"It's pretty remarkable because aspen actually thrives on what we call a disturbance," Rogers continues, "but this area died completely, and it's because animals ate everything that came up."

  • Ken Lund

Recreation's Side Effects
The problem, Rogers says, goes back to how people have been managing the area.

He points to the difference between the state and federal management of America's natural resources, like Pando. States are more concerned with getting short-term revenues from things such as hunting licenses, while the federal government prioritizes long-term sustainability.

"In a general way, the federal government is charged with a long-term mission to manage the forest for a long time, but state government in Utah and other states have a very short-term vision of gaining revenues from wildlife or water or land or forest," Rogers says. "It's an agricultural model versus ecosystem sustainability model, and it's a big conflict."

While aspen clones are facing problems in several other states, and across the globe, Rogers says one issue is unique to Pando.

"There's something specific to this area ... the amount of recreation. There are homes within this grove and there is a campground within this grove," he says. "Those things add further complication because even if we wanted to reduce the numbers of animals, it makes it more difficult because we have to do it safely because there are people around."

U.S. Forest Service allows ranchers to graze their cattle inside Pando for about two weeks every year, the study notes.

Until recently, the agency hasn't allocated any money toward resolving the problem. Its office in Loa, which supervises the Fishlake National Forest, didn't return multiple requests for comment.

Just how big is the problem? "We do know that that forest has been around for centuries, and likely several millennia, but we don't know how many. But now, suddenly, in 50 years, it's coming apart and dying," Rogers warns. "This directly points a finger back at our ability or inability to live compatibly with our Earth."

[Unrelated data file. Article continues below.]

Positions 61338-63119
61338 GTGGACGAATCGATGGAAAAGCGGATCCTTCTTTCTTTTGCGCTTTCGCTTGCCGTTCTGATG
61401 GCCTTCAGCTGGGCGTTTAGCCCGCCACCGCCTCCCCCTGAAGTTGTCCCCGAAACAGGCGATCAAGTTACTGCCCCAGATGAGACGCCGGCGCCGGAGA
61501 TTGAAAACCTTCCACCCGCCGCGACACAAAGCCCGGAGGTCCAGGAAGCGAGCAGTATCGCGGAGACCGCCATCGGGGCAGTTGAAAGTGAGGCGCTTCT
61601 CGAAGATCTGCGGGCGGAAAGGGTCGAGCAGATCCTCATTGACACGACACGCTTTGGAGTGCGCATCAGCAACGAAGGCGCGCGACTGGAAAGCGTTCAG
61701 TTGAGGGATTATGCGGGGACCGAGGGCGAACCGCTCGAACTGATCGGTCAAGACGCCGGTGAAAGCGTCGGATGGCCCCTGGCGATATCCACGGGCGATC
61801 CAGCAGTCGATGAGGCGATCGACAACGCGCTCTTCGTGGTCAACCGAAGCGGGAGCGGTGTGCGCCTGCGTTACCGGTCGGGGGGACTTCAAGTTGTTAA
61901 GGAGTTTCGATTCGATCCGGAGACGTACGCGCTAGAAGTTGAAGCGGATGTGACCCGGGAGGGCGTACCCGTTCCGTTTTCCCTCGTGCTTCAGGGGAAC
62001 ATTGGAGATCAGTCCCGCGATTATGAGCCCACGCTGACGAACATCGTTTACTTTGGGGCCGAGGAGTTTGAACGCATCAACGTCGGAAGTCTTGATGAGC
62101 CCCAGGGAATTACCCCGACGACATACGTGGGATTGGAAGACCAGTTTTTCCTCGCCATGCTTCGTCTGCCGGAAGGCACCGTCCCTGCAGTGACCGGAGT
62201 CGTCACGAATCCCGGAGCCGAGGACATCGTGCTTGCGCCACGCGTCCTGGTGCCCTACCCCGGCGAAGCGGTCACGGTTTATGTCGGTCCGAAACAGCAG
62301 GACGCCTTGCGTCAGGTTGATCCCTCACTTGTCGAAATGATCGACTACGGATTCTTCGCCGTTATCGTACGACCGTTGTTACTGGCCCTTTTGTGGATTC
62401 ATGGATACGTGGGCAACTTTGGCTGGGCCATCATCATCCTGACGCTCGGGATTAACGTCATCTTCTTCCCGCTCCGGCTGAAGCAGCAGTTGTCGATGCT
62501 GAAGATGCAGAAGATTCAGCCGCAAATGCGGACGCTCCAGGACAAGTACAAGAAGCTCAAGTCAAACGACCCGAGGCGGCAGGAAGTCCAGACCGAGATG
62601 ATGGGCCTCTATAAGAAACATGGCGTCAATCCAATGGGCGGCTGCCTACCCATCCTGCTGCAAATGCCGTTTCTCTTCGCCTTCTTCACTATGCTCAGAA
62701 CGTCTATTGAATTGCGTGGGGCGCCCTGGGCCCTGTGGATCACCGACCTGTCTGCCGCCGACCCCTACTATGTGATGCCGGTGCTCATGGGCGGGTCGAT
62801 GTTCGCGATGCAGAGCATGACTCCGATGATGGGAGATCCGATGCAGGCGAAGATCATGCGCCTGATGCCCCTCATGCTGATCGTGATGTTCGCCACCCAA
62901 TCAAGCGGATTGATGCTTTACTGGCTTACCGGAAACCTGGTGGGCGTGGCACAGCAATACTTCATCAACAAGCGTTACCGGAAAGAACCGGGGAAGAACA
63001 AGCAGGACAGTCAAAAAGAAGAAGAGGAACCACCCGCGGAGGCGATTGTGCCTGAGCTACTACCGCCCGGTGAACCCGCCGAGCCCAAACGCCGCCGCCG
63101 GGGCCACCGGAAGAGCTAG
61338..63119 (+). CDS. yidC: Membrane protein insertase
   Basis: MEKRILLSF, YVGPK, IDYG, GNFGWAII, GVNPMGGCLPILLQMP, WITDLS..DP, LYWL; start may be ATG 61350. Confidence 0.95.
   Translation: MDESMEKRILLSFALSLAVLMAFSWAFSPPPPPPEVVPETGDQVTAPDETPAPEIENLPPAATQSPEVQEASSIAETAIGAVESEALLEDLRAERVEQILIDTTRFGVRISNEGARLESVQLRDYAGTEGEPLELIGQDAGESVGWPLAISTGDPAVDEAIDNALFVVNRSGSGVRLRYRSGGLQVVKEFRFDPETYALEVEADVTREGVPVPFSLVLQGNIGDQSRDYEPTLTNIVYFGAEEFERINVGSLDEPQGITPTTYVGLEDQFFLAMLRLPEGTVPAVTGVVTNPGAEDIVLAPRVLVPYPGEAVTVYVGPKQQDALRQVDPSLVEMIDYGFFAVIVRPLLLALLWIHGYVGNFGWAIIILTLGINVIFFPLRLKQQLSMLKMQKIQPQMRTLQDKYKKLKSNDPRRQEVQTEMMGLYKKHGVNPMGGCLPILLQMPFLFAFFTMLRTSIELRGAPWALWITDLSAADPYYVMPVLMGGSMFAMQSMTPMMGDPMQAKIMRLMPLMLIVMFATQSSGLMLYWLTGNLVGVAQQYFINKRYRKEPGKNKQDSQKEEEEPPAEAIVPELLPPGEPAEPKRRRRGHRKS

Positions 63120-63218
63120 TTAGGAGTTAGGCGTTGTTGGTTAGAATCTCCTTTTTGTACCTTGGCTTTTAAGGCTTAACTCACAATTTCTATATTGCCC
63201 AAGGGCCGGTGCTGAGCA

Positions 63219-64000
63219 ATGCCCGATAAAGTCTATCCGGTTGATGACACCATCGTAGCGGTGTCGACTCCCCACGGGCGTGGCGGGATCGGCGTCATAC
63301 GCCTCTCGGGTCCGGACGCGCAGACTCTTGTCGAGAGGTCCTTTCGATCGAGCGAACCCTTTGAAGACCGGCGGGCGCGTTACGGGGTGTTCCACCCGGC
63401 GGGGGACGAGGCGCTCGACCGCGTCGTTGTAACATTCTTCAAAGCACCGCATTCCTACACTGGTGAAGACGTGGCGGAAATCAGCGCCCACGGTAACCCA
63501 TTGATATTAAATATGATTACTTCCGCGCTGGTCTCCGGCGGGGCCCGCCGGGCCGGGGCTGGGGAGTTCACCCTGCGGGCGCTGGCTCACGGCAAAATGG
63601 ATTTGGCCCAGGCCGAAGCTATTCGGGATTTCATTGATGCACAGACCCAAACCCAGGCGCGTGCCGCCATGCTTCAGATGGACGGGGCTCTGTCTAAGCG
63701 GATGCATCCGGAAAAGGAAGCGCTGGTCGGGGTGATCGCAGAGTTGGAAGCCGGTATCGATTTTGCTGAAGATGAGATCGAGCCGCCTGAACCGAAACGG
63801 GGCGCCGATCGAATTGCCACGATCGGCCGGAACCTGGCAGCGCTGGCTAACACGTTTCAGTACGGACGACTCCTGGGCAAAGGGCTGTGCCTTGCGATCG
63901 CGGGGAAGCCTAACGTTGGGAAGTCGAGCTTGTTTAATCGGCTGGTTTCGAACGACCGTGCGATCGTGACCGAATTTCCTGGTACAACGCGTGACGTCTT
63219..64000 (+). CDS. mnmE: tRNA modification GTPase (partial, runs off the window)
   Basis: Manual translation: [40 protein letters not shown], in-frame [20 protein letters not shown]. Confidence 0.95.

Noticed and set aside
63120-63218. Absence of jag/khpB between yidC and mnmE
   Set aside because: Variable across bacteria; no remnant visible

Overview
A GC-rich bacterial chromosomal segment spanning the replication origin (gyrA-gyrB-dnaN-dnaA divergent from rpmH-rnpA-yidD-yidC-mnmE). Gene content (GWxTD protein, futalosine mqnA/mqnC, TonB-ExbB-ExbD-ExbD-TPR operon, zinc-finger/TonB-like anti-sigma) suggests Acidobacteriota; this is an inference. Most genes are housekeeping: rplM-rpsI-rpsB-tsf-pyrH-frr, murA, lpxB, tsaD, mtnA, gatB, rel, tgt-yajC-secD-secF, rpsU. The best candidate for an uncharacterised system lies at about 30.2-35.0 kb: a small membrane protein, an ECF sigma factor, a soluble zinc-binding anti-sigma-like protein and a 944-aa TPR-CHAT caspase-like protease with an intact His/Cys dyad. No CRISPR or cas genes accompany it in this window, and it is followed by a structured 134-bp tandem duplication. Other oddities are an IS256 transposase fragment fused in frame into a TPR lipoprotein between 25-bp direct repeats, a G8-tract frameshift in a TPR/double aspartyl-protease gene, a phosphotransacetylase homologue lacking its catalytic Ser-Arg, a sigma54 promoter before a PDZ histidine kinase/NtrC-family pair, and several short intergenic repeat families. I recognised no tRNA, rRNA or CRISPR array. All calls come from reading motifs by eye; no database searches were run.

• Mark Muir via Wikimedia Commons

No Easy Fix
Following the report, officials want to work out a solution to prevent Pando from dying off, but the path won't be easy because of the competing goals and opinions from the multiple interested parties.

The meeting between U.S. Forest Service, and various stakeholders including ranchers, scientists and conservationists, was moved from December to early March.

Rogers, an adjunct associate professor at Wildland Resources and Ecology Center at Utah State University, says there's no quick fix other than putting up a fence to block animals. The long-term question, he thinks, is the management of deer and cattle and how to keep them moving around the area.

"I think it's going to be difficult to do, to be honest," he says. "A lot of rural people think we are trying to put them out of business, and in this case, we are not. We just need to have people compromise and alter things a little bit. If everybody adjusts a little bit, we can hopefully make some progress."

Aspens support a high level of biodiversity—including water in the form springs and streams, a variety of insects, including butterflies, and an array of animals—and Rogers expects grave consequences if Pando clone disappears. Other than riparian areas, it is the most biodiverse forest in the West thanks to its shade and moist soil.

"It could come to a point where you have a large collapse in just a few years, and I expect it could be as little as 10 to 20 years, if we don't get this situation straightened out," he says.

O'Brien, meanwhile, says that in addition to fencing, she wants to put up signs to educate the public about Pando clone and explain where young aspens are.

"We want to talk signage and education process ... and [ask] what their plans are for the parts of Pando clone that are not fenced at all. All these things will be on the table," she said.

While ranchers, conservation groups and federal agencies differ in opinion, Rogers hopes a consensus is reached.

"That's the human part that is difficult, and we can't fix that in six months or a year," he says. "We have to work on it long-term."